14K Yellow Gold 16-Size 19-Jewel
Adjusted to 5-Positions Waltham Riverside Pocket Watch
U.S./Mass.; Waltham; Type; Man’s; SN#15,133,218; CA1906
CASE: The 14K yellow-gold No. 5,218,313 16-size open face case displays a
monogram on the back, 90 grams (TW)
DIAL: This white porcelain double sunk dial features subsidiary seconds
dial, black Arabic hour numerals,
red 5-minute Arabic numerals, spade hands and is signed “Waltham.”
MOVT: The 19-jewel stem-set No. 15,133,218 nickel movement has a lever
escapement, bridge-style layout and is signed.
C 3 (Case is in Very Good Condition)
D 3-43 (The Dial is in Very Good Condition –
M 2 (The Movement is in Perfect Condition)
R 8 (Rarity based on a scale of #1 being
very common to #10 being extremely rare)
Expert’s Opinion: A heavy 14K gold case and an excellent high-grade movement!
Adjustment - Watch adjustment is the
process of correcting those errors in the watch that cause variation in time
keeping. These include temperature influences, variation in driving power and
position of the watch with respect to mechanism such as pendant up or dial up.
Watches with better calibre movements will have been adjusted at the factory for
a number of positions. The usual array of positions include a subset of the
1. Dial up 2. Dial down 3. Bow up 4. Bow down (Not required by Railroad) 5. Bow
left 6. Bow right
These positional adjustments are intended to insure that the watch is just as
realiable and accurate regardless of the position in which it is stored or used.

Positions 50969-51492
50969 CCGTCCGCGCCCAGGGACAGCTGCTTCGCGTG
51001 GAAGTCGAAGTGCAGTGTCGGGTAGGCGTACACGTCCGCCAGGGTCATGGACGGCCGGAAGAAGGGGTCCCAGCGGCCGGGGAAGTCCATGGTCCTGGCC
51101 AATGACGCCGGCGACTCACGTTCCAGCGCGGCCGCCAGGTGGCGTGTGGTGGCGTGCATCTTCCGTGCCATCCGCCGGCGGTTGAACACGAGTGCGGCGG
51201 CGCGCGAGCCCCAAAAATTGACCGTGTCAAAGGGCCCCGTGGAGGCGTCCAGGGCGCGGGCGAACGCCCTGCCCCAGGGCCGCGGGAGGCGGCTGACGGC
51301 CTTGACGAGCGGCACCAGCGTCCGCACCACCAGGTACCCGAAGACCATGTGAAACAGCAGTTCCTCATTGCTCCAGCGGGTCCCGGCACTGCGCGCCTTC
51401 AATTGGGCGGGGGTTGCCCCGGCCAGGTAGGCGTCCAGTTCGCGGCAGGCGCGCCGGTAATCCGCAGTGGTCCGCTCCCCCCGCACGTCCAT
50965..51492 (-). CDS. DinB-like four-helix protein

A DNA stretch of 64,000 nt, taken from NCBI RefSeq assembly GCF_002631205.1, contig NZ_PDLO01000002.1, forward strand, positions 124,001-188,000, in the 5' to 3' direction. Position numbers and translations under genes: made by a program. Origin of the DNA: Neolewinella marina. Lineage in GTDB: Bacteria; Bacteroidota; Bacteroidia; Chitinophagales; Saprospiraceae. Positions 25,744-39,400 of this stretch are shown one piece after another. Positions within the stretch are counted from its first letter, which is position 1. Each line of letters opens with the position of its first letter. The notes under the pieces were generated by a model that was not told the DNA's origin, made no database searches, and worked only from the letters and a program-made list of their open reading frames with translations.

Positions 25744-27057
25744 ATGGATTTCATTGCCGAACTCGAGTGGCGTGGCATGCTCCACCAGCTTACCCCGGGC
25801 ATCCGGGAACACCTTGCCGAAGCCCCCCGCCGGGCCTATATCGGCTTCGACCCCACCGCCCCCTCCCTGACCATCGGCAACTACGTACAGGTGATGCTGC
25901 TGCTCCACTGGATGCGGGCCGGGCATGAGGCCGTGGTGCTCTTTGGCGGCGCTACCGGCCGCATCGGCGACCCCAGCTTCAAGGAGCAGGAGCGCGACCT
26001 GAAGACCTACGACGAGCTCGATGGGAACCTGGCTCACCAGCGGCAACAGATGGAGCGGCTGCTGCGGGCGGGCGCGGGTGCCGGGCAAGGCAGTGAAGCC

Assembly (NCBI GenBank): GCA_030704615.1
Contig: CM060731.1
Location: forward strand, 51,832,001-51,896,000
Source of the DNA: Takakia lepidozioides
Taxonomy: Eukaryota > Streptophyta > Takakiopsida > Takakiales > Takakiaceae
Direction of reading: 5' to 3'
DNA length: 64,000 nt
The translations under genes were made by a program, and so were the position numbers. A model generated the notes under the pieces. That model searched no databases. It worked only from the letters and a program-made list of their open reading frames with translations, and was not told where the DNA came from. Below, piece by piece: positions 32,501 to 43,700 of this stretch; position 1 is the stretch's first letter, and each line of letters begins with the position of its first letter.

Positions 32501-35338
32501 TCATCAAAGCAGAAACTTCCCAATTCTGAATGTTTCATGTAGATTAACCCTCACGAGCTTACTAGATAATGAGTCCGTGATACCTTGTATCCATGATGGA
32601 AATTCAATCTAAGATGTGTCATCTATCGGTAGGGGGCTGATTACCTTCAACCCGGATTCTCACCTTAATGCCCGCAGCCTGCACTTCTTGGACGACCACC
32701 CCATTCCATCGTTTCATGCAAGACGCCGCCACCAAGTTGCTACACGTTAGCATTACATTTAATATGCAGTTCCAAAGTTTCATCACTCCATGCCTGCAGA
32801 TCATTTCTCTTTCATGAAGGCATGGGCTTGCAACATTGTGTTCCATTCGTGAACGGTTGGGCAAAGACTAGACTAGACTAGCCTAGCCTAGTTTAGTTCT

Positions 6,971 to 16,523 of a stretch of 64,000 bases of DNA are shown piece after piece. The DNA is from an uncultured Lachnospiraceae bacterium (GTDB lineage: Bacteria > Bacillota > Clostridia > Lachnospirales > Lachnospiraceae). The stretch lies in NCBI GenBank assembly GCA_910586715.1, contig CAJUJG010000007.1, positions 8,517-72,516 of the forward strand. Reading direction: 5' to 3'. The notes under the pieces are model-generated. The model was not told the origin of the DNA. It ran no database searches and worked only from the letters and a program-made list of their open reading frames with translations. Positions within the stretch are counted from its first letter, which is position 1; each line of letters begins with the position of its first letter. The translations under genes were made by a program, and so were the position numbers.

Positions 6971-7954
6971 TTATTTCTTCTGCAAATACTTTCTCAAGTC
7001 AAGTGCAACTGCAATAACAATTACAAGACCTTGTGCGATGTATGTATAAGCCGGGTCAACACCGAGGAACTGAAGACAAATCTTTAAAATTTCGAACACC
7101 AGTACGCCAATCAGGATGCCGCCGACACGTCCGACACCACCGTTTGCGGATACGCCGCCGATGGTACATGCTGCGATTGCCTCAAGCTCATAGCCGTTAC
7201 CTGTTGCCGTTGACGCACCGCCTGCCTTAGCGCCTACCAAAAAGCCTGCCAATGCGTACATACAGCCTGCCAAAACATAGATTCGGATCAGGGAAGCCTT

In addition to positional adjustments, the watch may also be adjusted for
Temperature(heat/cold). Temperature affects different elements in different
ways. Heat will cause some metals to expand faster than others, and cold may
cause some metals to contract more than others. A watch that is adjusted to
temperatures will usually include some combination of metals that allow the
watch to maintain its proper functionality within a larger range of temperatures
than one that is not adjusted for temperature.
Another type of adjustment is Isochronism. As a typical watch spring unwinds the
pressure it exerts on the wheels of the movement reduces. This has the potential
to create a difference in the operating speed of a fully wound watch versus the
same watch in an nearly fully unwound state. Adjustments for isochronism attempt
to compensate for this potential by maintaining the same pressure from the
spring throughout most of the operating range of the watch. This sort of
adjustment was generally seen only on the finest railroad grade watches of the
The general rule of thumb with adjustments is that more is better. However, for
average every day use, a typical unadjusted watch was perfectly adequate.